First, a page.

Twelve-year-old Garrett Ben-Yishay plays football. Why?
"I just like contact and stuff, and hitting people," Garrett said, with a laugh.
But despite a protective helmet, there can be consequences.
"I got blindsided from the side. It was head to head contact, and I fell back on my head," Garrett said.
And his right arm was numb. He had had an injury that stretched the neck, where the head goes one way and the shoulder another. Surgeons are seeing more of the problem.
"Most of these injuries occur when a player decelerates, and the brain and spinal cord, and nerve roots go through a rapid deceleration," said Dr. Pat Roth, of Hackensack Medical Center.
And this can even break a neck bone. If the helmet is not removed correctly, the spinal cord can be damaged and death can result.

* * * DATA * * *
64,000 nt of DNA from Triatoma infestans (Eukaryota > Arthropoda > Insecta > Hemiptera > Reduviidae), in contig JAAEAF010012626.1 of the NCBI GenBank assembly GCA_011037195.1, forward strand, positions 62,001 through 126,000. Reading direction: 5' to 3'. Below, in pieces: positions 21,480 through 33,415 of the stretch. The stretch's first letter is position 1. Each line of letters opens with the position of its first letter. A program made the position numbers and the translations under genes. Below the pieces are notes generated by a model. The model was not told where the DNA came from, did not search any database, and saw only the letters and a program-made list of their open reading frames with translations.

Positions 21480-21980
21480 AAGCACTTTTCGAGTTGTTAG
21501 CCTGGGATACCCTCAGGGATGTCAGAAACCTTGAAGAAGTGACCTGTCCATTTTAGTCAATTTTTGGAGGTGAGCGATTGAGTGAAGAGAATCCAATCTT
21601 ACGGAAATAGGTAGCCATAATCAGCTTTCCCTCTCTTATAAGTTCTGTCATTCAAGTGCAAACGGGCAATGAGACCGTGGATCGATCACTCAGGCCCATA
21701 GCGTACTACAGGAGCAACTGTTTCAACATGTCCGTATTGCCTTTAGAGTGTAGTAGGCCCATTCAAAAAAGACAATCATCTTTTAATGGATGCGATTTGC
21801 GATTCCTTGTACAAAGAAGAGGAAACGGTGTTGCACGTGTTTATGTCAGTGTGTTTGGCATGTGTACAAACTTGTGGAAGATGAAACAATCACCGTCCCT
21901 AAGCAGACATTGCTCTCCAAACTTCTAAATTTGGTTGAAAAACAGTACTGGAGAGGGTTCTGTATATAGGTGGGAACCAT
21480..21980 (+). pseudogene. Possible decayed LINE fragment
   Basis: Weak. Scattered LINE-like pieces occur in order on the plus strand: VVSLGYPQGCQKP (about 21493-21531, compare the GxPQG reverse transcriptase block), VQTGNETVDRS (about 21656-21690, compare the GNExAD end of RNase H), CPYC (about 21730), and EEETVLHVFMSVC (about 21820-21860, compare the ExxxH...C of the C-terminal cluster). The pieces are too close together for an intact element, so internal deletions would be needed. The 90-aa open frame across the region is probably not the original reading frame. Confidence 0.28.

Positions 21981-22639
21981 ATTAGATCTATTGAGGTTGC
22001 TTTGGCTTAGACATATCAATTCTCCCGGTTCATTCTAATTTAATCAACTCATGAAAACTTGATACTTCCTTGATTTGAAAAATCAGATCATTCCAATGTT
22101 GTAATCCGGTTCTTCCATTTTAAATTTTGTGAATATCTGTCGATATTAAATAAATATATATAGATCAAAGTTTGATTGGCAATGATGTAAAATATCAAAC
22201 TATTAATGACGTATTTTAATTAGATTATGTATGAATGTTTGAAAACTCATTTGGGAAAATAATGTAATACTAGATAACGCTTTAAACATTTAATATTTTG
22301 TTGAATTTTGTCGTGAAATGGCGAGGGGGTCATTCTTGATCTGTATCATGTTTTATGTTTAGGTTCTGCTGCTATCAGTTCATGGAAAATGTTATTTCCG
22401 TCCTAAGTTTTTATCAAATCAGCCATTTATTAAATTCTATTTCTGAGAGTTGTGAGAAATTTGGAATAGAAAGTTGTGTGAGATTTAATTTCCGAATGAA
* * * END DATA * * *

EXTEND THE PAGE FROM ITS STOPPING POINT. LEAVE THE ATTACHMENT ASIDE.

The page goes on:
You probably know how much you weigh, but your head? It weighs 20 pounds and it is supported by flexible neck joined. It's easy to see how much twisting goes on it a head on football collision.
Coaches may not be aware of how serious a neck injury can be. When Garrett was hit,
"You could hear the coaches saying 'Oh!' and that kind of noise, but they didn't come and help me off the field though," Garrett said.
Coaches and parents need more awareness.
"I know that they did remove his helmet, which probably wasn't a good idea. Obviously, there needs to be more training, we need to make sure we're following the steps properly, that we're not moving these kids around without a knowledge of what's going on with them," said Barbara Ben-Yishey, Garrett's mother.
Garrett is better now, but Dr. Roth said there are no clear guidelines for doctors or coaches about when a youngster should return to the playing field. He says though, the decision should not be left to the young player, but to the parents and the doctor